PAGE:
In the question round it started off with an analyst asking how IBM prioritizes open standards – and which ones?

Alistair Rennie chose the safe road and answered that – whether inside or outside the firewall – with standards there’s always a spectrum (or as I would say, there’s legion to choose from and some of them don’t catch on even if they are very cleverly devised and all). So, for IBM HTML5 is a big one, OpenSocial, OAuth, Activity Streams and more. This parallels what eg. RIM is thinking (there should be no Apps needed for the web, native access is cool because it also allows you to employ your existing tools) and is mirrored as well in the provision of the Social Business Toolkit (more on this later, I have to sort out some things on this, like seeing through my notes from Charlie Hill’s sunday morning talk “Executive Insight: The IBM Social Business Platform”)

How long will it take for widespread adoption?

Again Alistair Rennie took to it – explaining that IBM sees it as a business-driven thing (and I say is obviously grounded in it’s approach, you better be when you’re that old …, no need for too much revolutionary /missionary zest), where you need to be able to act sensibly and contextually relevant. But the social business mindset can be applied to a wide variety of business processes and the advantages are tangible (sure, they are I say) so he’s optimistic about adoption.

What are the ideas to help people filter through the information avalanche? (this wasn’t the exact wording of the question, but close enough -I thought it a bit awkward, ie. remember the notion of Clay Shirky – filter failure, not information overload)

Two elements – one filtering (yes, analytics, applying semantic analytics to extract meaning and act upon it), the other (predicitive) analytics – especially important when you think of the synchronization of activity streams on mobile devices. You don’t want all info tidbits presented there, so you need to differentiate the super-important or urgent from the rest. So you filter stuff in the back, then push the best onto the device. The exact methods to do this are in the working, but it’s essential that this filtering and high-lighting is done in an open and transparent way.

Concerning organizational change management – what is IBM doing to help people understand the importance? Does it reshape fundamental (departmental) organizational processes? What are IBM’s experiences?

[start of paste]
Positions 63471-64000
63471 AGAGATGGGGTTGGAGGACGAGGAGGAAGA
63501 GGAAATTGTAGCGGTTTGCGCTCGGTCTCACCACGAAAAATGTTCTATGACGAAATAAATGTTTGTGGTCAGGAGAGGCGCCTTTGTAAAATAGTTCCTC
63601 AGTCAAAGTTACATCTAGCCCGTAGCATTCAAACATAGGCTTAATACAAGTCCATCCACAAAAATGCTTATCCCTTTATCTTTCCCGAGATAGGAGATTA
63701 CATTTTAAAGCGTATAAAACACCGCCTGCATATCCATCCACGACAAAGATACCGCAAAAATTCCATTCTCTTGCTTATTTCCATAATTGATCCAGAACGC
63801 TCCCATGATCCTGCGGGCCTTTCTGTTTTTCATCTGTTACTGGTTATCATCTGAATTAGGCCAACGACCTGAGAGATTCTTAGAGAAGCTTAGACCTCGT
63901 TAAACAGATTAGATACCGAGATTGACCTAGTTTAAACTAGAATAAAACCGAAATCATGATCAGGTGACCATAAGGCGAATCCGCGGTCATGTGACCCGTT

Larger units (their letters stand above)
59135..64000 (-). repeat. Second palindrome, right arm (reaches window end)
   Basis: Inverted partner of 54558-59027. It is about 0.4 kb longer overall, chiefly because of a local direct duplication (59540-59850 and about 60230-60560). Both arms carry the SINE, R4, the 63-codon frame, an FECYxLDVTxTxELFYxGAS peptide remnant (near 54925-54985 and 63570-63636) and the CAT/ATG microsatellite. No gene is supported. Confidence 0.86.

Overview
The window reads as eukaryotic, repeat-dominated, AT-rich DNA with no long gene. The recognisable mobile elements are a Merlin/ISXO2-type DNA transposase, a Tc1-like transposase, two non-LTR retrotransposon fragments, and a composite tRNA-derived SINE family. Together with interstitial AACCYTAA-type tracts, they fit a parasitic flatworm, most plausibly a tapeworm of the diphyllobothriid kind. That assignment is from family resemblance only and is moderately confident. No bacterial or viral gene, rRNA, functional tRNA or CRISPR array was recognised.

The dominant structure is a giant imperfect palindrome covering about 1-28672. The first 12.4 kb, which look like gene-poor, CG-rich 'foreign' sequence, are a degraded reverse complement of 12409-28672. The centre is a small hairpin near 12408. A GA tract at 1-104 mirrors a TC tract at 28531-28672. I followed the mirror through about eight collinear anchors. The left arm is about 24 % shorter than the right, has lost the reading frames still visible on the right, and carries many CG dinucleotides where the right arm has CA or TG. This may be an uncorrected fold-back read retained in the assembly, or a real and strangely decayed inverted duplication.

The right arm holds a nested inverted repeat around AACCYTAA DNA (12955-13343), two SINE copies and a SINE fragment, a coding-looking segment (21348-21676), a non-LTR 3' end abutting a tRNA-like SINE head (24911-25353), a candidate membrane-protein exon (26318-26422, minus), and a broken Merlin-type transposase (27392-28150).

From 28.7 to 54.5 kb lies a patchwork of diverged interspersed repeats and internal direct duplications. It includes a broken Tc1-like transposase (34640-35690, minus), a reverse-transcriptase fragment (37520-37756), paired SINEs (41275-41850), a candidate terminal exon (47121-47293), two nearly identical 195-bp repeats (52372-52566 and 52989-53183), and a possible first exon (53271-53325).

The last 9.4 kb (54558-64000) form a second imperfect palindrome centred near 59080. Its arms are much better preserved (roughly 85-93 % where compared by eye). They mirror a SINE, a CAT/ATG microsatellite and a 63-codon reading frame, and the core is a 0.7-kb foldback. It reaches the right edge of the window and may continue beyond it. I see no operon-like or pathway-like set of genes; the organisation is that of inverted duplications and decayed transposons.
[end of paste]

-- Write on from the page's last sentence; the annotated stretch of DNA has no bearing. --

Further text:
Hmm, here I didn’t get the whole answer, but I am pretty sure it revolved around demonstrating benefits, educating and coaching (see above on what IBM is doing, yes) and the need for an (internal) team of ambassadors (think what the BlueIQ team has done for IBM) who explain, show and tell, … Alistair also pointed out that while it always depends on the context, ie. industry and business segment, IBM has brought a row of clients to #ls11 that can give insight into what they’ve done, so go ahead and talk to them.

So what is part of Project Vulcan?

Short answer: last year it was a project not a product, this year there’s tweaked products, ie. Notes next is heavily Vulcan vision influenced. Equally the mobile solutions (there was talk about this at ls10 for sure, see eg. my write-up of last year’s analyst briefing), the provision of the Social Business Toolkit etc. So basically Project Vulcan is everywhere …

There were more questions on Symfony, the dangers risks of social software, ie. downsides of transparency, and also on how much IBM is investing and expecting to earn. Needless to say that this last one was asked by a guy from forbes.com (I bet you knew that already, huh?). He got a short answer, ie. core focus, big play, big expectations (I bet you knew that already too, huh?). The longer answer involved some grounded reasoning around the benefits not alone being in saving money, but eg. also driving down cycle-time, time to market etc. And there was a nice remark on CSC seeing social business is working and consequently not putting the numbers on close scrutiny all the time. So much for this zombie-alike recurring theme of “We can’t do this as long as we don’t have numbers” (aka the RoI discussion et al.).
ps. very geeky picture above (“it goes to 11, we checked”) by The Original Turtle